I don’t think we’ll change anybody’s mind here, and maybe we’ll learn a couple things ourselves. But, let’s take a look at each of Luck’s interceptions last season and see what we come across. We’ll look at the first half of the season today and follow up with the second half of the season later in the week.
WEEK 2 @ Denver Broncos
While we could go on and on about how close the Colts were to pulling this game out, we’ll abstain for now. In this first play, on the surface we see three receivers all running the same route against a basic zone look. The question can be asked: What the heck were they hoping to accomplish with this route combination?
A third-down-and-15 play, Luck can’t find anyone open right away, Jack Doyle leaks out after initially blocking and is wide open. Yes, we acknowledge that this is a third down attempt, but at this point in the game the Colts are down only 3 at their own 35 yard line with nearly the entire fourth quarter left to play.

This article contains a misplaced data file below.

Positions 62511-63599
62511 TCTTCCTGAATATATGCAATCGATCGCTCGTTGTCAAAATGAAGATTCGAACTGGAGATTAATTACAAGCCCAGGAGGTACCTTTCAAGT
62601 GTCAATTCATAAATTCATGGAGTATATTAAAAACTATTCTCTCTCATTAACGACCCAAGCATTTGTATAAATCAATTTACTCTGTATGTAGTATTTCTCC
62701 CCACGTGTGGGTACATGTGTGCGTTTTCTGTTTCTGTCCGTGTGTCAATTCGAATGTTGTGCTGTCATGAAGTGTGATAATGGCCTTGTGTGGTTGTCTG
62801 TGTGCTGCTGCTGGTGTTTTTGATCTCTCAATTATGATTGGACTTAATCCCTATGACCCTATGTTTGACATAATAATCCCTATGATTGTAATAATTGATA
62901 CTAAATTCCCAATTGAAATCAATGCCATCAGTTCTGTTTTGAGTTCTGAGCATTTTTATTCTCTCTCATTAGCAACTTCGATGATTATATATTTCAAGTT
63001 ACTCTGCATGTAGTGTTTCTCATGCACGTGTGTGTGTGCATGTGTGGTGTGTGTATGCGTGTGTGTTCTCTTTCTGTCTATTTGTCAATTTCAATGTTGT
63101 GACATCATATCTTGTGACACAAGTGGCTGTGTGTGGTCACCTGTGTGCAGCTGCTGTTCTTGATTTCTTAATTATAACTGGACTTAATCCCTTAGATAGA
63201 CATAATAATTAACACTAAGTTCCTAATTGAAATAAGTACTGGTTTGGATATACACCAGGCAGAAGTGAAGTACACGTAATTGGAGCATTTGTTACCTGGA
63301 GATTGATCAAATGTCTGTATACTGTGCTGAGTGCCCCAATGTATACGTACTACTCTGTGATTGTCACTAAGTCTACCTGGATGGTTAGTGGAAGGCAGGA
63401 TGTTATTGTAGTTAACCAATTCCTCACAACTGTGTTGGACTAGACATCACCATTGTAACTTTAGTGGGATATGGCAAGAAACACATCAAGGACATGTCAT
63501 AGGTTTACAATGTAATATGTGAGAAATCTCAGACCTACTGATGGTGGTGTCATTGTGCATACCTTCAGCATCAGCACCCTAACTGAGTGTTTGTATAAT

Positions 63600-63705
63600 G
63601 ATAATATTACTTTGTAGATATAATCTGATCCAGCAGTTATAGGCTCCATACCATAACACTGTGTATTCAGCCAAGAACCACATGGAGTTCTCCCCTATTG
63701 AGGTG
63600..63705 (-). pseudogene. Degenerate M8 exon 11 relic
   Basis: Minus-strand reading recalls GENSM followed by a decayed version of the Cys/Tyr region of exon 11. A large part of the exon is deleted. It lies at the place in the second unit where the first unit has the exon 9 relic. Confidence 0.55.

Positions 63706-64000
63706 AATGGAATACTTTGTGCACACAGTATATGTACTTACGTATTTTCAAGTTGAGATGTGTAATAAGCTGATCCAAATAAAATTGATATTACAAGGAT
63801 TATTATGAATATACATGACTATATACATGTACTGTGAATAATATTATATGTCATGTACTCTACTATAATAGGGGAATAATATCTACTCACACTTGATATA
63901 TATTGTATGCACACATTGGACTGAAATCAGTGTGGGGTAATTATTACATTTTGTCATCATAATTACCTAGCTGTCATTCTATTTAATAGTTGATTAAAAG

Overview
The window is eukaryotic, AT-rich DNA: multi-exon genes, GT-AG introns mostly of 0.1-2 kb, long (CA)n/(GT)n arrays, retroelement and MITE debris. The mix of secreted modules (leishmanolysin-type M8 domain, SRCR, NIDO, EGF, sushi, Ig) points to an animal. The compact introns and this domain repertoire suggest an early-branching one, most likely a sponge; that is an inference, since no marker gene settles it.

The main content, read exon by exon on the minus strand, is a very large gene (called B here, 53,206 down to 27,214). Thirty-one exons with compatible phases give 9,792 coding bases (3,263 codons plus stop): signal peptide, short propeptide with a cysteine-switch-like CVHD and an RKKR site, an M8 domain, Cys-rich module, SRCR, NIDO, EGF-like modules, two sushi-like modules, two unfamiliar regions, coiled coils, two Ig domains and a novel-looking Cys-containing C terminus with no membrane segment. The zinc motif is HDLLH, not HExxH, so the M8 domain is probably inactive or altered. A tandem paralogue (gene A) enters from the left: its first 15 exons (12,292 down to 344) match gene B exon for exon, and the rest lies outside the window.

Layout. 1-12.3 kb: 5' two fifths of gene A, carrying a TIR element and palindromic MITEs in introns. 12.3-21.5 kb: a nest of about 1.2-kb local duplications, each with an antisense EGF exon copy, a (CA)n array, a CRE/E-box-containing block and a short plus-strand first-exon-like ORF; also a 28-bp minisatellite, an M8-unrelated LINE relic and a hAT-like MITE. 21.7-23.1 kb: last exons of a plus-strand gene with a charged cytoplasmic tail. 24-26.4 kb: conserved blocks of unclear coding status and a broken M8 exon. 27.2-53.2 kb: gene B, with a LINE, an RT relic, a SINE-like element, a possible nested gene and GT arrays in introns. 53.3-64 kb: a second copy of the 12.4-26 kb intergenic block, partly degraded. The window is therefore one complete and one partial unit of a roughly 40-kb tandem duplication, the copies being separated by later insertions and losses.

Instead of getting some easy yards by linking up with Doyle, and just hope for some yards after the catch, Luck chooses to go for high risk, low reward throw towards one of the best cover corners in the game. Bad decision and it cost the Colts an opportunity to flip the field against Trevor Siemian.
WEEK 3 Vs San Diego Chargers
Look there’s no mistaking that this is a very risky throw to begin with, but there’s a few things going on here. First and foremost, the line gets blown away at every level here. Chester Rogers can only possibly open for a split second on this route to begin with, and worse yet, the rush coming off the edge takes Joe Reitz by surprise after he initially follows the defensive lineman as he slants inside.